Bald Spot on Backyard Chicken

August 6, 2011
Oyster Cracker has a bald spot on the back of her head behind her comb.  I believe Chocolate gave it to her.  As she submitted to his interests, he used to grab her with his beak on the back of the head repetitively.  As, you know, we rehomed Chocolate a few months ago, and still, no feathers have grown back.  Is is possible that they will grow back once she molts this Fall?  She is right next to Tilly on the pecking order, so I do not believe other chickens are responsible for this, especially because no one else in the flock has this bald spot.  A friend suggested putting some Blu Kote on it and seeing if anything returns. Is it be possible that her feathers will never return?  Poor girl.  What should this Chicken Mom do?
Well, it proves to be nothing permanent. This poor girls’ bald spot is simply due to the fact that the tips of the feathers are still in her skin. Her body believes there is still a feather attached. This bald spot will go away once she molts and makes new feathers. Those tips will fall out and be replaced with new feathers. Now we know!
Photo Credit:  Tilly’s Nest


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14 thoughts on “Bald Spot on Backyard Chicken”

  1. Awe, poor thing. Although, with this heat, she probably appreciates the little spot to vent off some of that warm air they trap under their down.

    I'll bet they grow back after she molts.

  2. Most likely the feathers were broke off leaving the tiny shaft just below the skin. If they were pulled out completely they would grow back in a few weeks, but a broke feather is a different story. The feather will not grow back until she molts and the remaining feather shaft is expelled.


  3. THANK YOU Matt! This makes perfect sense. I am so glad that you left me this comment. Given my medical background, I love understanding the science behind things.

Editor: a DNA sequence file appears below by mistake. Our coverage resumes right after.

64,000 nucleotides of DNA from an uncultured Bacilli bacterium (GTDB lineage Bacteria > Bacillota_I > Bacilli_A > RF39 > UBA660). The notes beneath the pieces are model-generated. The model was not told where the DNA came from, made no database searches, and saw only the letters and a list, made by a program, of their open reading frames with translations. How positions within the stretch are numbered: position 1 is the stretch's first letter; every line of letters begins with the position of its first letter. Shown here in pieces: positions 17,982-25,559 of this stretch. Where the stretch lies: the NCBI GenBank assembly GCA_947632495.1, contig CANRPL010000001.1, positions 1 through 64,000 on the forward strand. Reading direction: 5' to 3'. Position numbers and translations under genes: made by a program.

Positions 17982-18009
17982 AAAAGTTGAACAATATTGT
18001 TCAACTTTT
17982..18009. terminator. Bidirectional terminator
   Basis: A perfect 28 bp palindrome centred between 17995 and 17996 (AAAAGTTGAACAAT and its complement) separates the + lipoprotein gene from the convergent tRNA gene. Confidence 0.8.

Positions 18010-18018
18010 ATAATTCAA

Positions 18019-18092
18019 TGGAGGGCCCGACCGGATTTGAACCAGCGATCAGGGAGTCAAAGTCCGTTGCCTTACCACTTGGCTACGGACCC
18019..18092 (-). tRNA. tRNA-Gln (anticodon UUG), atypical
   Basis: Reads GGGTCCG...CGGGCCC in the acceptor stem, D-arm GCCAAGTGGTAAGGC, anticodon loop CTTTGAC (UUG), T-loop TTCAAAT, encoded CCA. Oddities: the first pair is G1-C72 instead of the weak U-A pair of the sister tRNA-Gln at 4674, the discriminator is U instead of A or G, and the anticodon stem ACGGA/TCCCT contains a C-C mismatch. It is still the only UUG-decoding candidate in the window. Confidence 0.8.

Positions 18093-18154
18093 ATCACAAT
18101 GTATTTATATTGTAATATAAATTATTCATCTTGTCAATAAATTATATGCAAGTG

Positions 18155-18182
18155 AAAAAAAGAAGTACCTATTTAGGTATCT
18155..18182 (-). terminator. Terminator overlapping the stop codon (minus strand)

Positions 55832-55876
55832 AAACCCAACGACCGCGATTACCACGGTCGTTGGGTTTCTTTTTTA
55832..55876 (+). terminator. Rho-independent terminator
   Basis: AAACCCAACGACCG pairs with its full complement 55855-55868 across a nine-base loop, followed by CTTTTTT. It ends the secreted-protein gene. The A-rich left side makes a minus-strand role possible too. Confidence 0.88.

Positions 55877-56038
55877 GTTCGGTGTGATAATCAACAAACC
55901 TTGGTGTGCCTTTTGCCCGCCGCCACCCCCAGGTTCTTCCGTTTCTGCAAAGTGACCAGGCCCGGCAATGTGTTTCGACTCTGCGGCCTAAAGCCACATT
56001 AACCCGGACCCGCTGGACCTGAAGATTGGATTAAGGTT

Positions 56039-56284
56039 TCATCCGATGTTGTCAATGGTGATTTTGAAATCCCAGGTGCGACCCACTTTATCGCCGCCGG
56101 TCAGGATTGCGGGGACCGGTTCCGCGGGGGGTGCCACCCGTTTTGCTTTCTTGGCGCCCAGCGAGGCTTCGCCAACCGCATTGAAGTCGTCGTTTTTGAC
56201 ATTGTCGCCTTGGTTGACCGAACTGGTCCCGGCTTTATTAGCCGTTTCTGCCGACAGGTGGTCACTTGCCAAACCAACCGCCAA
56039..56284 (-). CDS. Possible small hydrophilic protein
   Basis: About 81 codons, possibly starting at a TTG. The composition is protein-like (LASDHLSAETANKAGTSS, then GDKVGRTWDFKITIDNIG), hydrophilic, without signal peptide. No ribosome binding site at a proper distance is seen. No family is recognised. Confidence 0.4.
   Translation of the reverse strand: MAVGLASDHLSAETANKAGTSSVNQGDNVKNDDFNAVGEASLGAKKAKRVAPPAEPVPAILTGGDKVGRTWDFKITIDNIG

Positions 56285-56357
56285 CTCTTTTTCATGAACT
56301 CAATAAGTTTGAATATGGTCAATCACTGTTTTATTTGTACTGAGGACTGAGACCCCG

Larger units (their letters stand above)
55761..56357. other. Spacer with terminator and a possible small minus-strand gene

4. Oyster Cracker will most definitely grow new feathers in after she molts, Matt is completely right. She probably already has her new feathers by now, since it's been over 7 months since the last post! Our chickens have gone through this a number of times, and they always get new feathers in to replace various bald spots after they molt.
    By the way, your Oyster Cracker looks exactly like our Sweet Pea! What kind of chicken is she? Someone told us Sweet Pea was a Leghorn, but I think she looks more like a Buff Orpington. She is a very large hen. I would post a picture of her, but I'm not sure how to do it.

  5. Thank you Matt!!
    I know this is an old post, but I just noticed a bald spot like this on one of my hens and I thought I would never found the answer until I stumbled upon Matt's comment here. Make sense!
    Thanks again

  6. Thanks from 2015, Matt. I have a three month old australorp that has had a nickel-sized naked patch on her head since she was two weeks old. Thank you for a logical reason that Baldwin (I kept calling her Bald One so Baldwin fit well as a name) has it. A mounting roo and mites just didn't work as an explanation. Ten chicks in the brooder tumbling all over each other breaking feathers… Who'd have thought? 🙂

  7. My hen has a bald spot on her head, should I put something on it for winter? We have no roosters and we have had her just a few months. Not sure what caused it, the stress of a new home or something else.

    • Hello, my guess would be that someone is pecking the back of her head. The back of the head is a common place where chickens peck when asserting the pecking order. The thing is, that there may be tips of feathers still remaining in her skin, so her body thinks there are feathers still attached. After her next molt they should return and by then her place in the pecking order is established.


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